In a new study, researchers found a significant reason why many people travel to Antarctica is to socialize — to celebrate anniversaries, honeymoons or to spend time with family for a holiday — rather than because of a particular interest in the land and its wildlife.
The finding raises questions about the effectiveness of the conservation appeals and educational efforts for this emerging group of Antarctic tourists.
“Some people go to Antarctica for learning and experience, some people go to fulfill a lifetime dream, and some people go there as an adventure — they have been to many places, but they haven’t been there,” said study co-author Yu-Fai Leung, professor of parks, recreation and tourism management at North Carolina State University. “The social bonding group’s motivations were interesting. They didn’t mention anything about penguins or seeing other wildlife as a principal motivation; they’re going for a vacation, birthday or anniversary celebrations, and they chose Antarctica as the backdrop.”
Researchers launched the pre-pandemic study on tourism to Antarctica as travel to the continent has grown and diversified. The pre-pandemic, 2019-2020 tourist season saw more than 74,000 travelers — double the number of travelers seen five years prior. While tourism can be a tool to inspire people to become ambassadors for conservation for Antarctica — a fragile ecosystem facing crumbling glaciers, invasive species, and wildlife diseases — it also can create challenges.
“During the last two decades, a lot of new, different activities have been introduced in Antarctica that are drawing the interest of a bunch of people,” said the study’s lead author Daniela Cajiao, a former visiting scholar at NC State and former graduate student at the Universidad Autónoma de Madrid. “There are also new ways of traveling there. This is diversifying how you can access Antarctica, but also the profile of the tourists who visit.”
To understand tourists’ motivations, researchers surveyed people before and after they traveled by ship or airplane to Antarctica during the 2019-20 season. They found four main motivations for tourists traveling to Antarctica: experience and learning (31%), social bonding (28%), adventure (23%), or to take a trip of a lifetime (17.5%).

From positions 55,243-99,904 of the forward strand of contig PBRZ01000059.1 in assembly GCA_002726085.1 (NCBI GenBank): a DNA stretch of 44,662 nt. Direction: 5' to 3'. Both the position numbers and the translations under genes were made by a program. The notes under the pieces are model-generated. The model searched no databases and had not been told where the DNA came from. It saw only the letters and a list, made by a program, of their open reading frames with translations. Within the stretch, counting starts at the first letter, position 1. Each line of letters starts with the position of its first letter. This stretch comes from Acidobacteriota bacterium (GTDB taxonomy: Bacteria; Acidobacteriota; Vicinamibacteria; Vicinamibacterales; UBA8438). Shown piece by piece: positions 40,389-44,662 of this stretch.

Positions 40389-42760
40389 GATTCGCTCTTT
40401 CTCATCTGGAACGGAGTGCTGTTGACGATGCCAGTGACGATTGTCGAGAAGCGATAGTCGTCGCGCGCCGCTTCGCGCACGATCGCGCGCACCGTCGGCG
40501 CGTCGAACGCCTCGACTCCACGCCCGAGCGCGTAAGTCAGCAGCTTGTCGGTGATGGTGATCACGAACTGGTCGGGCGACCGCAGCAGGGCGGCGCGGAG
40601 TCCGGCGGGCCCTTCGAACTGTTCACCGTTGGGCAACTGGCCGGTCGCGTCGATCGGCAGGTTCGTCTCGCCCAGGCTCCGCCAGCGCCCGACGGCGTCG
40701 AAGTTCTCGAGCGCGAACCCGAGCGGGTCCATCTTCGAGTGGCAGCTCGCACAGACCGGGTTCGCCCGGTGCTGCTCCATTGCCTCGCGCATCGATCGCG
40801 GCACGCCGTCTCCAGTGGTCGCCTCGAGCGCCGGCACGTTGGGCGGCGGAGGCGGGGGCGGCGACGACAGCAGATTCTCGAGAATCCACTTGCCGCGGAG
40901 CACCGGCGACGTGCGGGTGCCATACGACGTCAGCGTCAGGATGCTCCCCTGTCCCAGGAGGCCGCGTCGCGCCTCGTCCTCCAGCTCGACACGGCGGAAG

They observed people in the “social bonding” and “trip of a lifetime” groups who saw Antarctica as a last-chance tourism destination; a finding that researchers have also documented with other sites endangered by climate change, like the Great Barrier Reef and the Arctic.
“Now that we have more people traveling to Antarctica for adventure or social bonding, how do we think about communicating with these tourists?” Cajiao said. “They may not want to attend all lectures. We need to think about how we can better deliver conservation and environmental messages so that any changes in people’s environmental concerns or behaviors last in the long term.”
When they analyzed whether tourists in certain groups were more or less likely to have learned something from the trip — or perceived they learned something — they found tourists in the “trip of a lifetime” group were more likely to have higher perceptions of learning. Tourists in the “experience and learning” group had the highest overall average score for actual learning.
Surprisingly, they also found there was a relationship between tourists’ perception of how much they learned, and their intentions to change their environmental behaviors.
“We found that it’s not just about whether you actually learned facts or lessons about Antarctica, the continent, or the ecosystem,” Leung said. “It’s also about how much you feel you learned. This suggests that perception means a lot to people; it’s part of the experience.
“If you feel you got something from the learning experience, then it will more likely change you and what you do after the trip. That has important implications for educators, communicators and tour operators.”
Researchers said getting a large or representative sample on Antarctic tourists is extremely difficult, and this study was no exception. They want to extend their study to continue to examine tourist types and relationships.
They also said they want to study actual behavior changes in future work, as well as look at Antarctic tourism after the pandemic slowdowns and closures. Leung said that while tourism may not have full recovered to pre-pandemic levels yet, they expect it will.
“We are curious to see how this shifts again after COVID,” Cajiao said. “Maybe people see the world a little bit differently.”
The study, “Tourists’ motivations, learning and trip satisfaction facilitate pro-environmental outcomes of the Antarctic tourist experience,” was published in the Journal of Outdoor Recreation and Tourism. Co-authors included Lincoln Larson of NC State and Pablo Tejedo and Javier Benayas from the Universidad Autónoma de Madrid. The study was funded by the International Association of Antarctica Tour Operators (IAATO) as part of the Fellowship Program for early-career researchers awarded in 2019-2020 to support Cajiao’s scholarly visit to NC State.